Bowers has been director of SORT (Sex Offenders Restored through Treatment) since 1993. Currently one of several issues chapters of CURE (Citizens United for the Rehabilitation of Errants), SORT’s original goal was to assist in promoting restoration of those who have sexually offended by offering therapy location information for those paroling, providing suggested self-help material to those incarcerated without therapy options, and urging and promoting positive counseling that maintains respect for the offending person as a human being while condemning his/her behavior.
In 1997 Bowers took over the helm of SATA (Sex Abuse Treatment Alliance), a non-profit organization assisting in prevention by coordinating efforts to reduce sexual abuse through sharing services, professional education, referral sources and/or support, research, public education and responses to the media. In 1999 SORT became a program of SATA. SATA-SORT promoted restorative justice and therapy in the field of sex abuse prevention, provided information and advocated with policy makers and media about the importance of therapy.
The proliferation of countless laws aimed at those with sex offenses has significantly changed the needs and concerns of those involved in the criminal justice system. SATA-SORT expanded to also include the laws in specific states and nationally, how they affect persons sentenced, during prison and upon release. SATA’s name and its non-profit status changed to CURE-SORT in May 2013.
The Science and Policy of Risk Assessment
Evidence-based practices are touted as offering the best results for both the community and offenders. In particular, risk assessment is at the core of a new penology. Actuarial risk assessment is argued to represent best practices in judging future dangerousness and offering results that are objective, empirical, and standardized. This presentation challenges the foregoing assumptions that appear to support the idea that current methods of risk assessment are scientifically valid and legally acceptable. The most popular risk tools for sex offenders, Static-99, RRASOR, and VRAG, will specifically be addressed.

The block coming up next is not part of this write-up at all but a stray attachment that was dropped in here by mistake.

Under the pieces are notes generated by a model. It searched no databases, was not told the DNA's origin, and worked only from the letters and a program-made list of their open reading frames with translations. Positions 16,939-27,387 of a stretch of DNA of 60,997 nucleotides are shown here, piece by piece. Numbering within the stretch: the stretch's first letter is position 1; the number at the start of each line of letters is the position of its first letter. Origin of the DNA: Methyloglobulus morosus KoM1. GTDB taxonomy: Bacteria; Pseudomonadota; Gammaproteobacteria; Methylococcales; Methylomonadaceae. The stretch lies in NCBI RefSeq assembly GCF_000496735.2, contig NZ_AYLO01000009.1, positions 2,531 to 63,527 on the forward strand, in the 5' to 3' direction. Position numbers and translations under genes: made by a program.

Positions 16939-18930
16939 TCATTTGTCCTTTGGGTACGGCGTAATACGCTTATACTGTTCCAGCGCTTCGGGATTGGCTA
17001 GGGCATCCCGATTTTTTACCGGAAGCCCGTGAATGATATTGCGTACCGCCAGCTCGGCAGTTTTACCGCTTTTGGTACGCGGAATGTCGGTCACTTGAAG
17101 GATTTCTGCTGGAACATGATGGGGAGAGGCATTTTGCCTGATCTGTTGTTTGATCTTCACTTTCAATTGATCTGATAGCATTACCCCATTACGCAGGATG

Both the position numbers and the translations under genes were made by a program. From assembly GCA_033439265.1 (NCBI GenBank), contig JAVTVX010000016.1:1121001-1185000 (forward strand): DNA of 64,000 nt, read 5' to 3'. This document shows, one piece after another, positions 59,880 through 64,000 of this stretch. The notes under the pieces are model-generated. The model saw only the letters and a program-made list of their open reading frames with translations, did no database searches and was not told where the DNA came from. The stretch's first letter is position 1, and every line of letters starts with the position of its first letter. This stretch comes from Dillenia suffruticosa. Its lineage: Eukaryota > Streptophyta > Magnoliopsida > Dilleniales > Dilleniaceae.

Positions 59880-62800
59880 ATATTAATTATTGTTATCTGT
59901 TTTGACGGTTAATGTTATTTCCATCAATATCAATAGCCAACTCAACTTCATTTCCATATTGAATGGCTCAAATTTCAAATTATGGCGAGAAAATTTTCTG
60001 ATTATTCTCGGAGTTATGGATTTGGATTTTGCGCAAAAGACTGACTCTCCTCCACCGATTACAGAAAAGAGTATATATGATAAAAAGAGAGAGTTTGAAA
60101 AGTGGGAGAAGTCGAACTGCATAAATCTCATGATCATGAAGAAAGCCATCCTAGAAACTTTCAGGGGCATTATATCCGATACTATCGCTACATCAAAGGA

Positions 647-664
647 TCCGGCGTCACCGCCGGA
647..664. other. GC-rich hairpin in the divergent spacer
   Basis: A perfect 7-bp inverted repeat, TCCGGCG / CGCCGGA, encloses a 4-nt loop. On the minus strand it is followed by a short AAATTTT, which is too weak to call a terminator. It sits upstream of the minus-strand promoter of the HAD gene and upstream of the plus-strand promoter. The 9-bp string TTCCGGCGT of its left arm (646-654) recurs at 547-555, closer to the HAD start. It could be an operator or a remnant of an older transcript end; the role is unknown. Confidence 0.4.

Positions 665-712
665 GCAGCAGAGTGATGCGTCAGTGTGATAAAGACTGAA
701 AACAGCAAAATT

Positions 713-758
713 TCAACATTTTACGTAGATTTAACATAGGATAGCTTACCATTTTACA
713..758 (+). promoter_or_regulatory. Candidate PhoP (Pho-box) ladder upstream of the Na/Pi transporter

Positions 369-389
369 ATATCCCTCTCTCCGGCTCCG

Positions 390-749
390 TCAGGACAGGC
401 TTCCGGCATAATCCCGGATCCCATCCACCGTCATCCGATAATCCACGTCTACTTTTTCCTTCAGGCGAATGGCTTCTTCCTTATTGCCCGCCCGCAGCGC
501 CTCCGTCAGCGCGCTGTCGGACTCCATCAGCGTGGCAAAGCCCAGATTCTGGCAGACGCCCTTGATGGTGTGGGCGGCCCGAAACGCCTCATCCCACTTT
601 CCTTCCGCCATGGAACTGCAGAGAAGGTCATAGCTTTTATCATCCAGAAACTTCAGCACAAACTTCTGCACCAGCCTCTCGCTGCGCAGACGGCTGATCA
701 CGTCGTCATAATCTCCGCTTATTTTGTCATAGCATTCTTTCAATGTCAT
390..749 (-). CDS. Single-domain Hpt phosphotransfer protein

Dr. Melissa Hamilton is a visiting criminal law scholar at the University of Houston Law Center. She earned her J.D. from The University of Texas School of Law and a Ph.D within the fields of criminology and criminal justice from The University of Texas’s graduate program. She was an editor of the Texas Law Review, was awarded the designation of Chancellor based on academic achievement, and graduated with honors. After law school, she clerked for Judge Sam Johnson on the United States Circuit Court of Appeals for the Fifth Circuit. Hamilton also has years of prior experience in the capacities of a police officer, corrections officer, and undergraduate lecturer.
Hamilton’s research interests are oriented toward interdisciplinary scholarship involving interpersonal violence, sex crimes, mental health and the law, sentencing, and civil commitment. Her scholarship includes traditional legal analysis as well as empirical studies, and she regularly publishes in law reviews, policy journals, and social science periodicals.
The Injustice of Our Great Nation
A veteran Texas motivational and faith based speaker, Dr. Steven DavidSon will speak to the injustice of the criminal justice system while sharing from his own personal experiences that have led him to understanding the importance of law reform. As a child of the sixties growing up in San Francisco, Dr. DavidSon lends a unique perspective to the travesty our Nation that has been left to harbor while speaking directly to the ways in which to overcome the obstacles through uplifting and motivational words of encouragement and strength.
Born and raised in the San Francisco Bay Area, Dr. Steven B. DavidSon has come from a rich Christian heritage of ministers, teachers, and lay persons. Since the 1970s, he has been involved with several ministries. He has attended a number of colleges and universities including the University of Arizona, University of San Francisco, Simpson University and Golden State School of Theology. He possesses advanced degrees in administration and pastoral ministries including a Master of Divinity and earned doctorate in Christian Counseling.